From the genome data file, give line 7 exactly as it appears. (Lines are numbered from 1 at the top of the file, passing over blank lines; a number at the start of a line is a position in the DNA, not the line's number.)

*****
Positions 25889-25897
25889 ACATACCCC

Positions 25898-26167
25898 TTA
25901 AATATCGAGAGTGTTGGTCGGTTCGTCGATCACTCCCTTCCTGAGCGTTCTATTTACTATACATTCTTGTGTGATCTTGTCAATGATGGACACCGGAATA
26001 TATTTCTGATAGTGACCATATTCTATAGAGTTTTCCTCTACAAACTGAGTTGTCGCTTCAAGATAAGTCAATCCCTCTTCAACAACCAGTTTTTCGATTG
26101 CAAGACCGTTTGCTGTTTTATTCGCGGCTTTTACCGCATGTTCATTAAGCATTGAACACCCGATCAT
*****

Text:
26101 CAAGACCGTTTGCTGTTTTATTCGCGGCTTTTACCGCATGTTCATTAAGCATTGAACACCCGATCAT